San Francisco Chronicle Examines Health Promoters Model for Immigrant Health Care
The San Francisco Chronicle on Monday examined health promoters, the "fast-growing grassroots network of community health advocates in California who work in low-income immigrant communities." The term health promoters comes from the Latin American phrase "promotores de salud," government-trained volunteer workers in nations such as Mexico who specialize in childhood vaccinations and labor and delivery in rural areas. In California, not-for-profit health clinics, county health departments and health maintenance organizations are "embracing the approach as a way to teach healthy habits and connect residents to medical care, especially the state's five million uninsured and those unfamiliar with the U.S. health care maze," the Chronicle reports.
The model has expanded in recent years to serve Chinese, Russian, Laotian, other immigrant communities and U.S.-born underserved communities. According to some estimates, the number of health promoters in California has tripled in the past decade, the Chronicle reports. Carl Rush, a researcher who has studied the field for the California Endowment, said there are about 8,000 to 10,000 paid and volunteer community health workers in the state. Several California community colleges offer courses to train health promoters, and Health Net is starting health promoter training this spring in certain areas of California.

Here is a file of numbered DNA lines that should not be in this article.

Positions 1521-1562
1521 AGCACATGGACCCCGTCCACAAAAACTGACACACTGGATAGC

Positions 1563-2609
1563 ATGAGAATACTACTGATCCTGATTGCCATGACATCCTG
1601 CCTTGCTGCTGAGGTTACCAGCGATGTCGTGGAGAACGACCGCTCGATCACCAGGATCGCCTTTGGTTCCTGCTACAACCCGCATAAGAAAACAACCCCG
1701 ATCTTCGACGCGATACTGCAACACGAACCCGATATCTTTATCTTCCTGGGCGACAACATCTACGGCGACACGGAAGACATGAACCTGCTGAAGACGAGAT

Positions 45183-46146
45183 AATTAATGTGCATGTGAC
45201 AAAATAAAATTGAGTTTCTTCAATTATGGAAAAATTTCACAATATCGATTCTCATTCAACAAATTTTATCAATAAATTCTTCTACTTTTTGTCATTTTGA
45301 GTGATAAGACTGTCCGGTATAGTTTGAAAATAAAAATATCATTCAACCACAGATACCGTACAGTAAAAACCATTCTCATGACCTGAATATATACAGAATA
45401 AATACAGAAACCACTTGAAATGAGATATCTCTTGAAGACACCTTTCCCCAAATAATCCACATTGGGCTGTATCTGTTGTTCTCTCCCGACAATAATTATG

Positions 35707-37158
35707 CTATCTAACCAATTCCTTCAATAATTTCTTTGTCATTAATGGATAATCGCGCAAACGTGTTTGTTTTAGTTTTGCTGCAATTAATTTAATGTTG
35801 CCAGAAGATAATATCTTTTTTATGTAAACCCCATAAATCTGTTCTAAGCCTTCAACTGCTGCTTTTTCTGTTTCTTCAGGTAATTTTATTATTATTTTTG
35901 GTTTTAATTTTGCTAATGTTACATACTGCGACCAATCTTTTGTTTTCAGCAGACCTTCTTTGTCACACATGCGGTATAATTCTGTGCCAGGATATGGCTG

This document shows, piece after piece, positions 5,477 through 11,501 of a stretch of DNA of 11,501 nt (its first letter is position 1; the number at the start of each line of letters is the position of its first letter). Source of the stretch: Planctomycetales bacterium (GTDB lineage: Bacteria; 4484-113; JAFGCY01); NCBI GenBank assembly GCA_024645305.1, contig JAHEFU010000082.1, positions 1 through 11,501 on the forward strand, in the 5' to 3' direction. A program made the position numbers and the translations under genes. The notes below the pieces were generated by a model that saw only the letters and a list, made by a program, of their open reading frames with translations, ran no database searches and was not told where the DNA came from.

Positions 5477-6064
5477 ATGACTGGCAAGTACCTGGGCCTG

Rita Cruz Gallegos, Health Net's director of Hispanic programs, said, "Part of the goal is educating those that come to the United States who may not know how the system works, so whenever they get sick they don't run to the emergency [department]." She added, "We're also building trust, so when people are in a position to purchase a health plan they keep Health Net in mind. It's an investment." Mario Gutierrez, a program director at the California Endowment, said the health promoter model is a "proven, effective means for increasing health awareness and community leadership and connecting a population to health providers ... and it's easily transferable to other cultures" (Hendricks, San Francisco Chronicle, 3/24).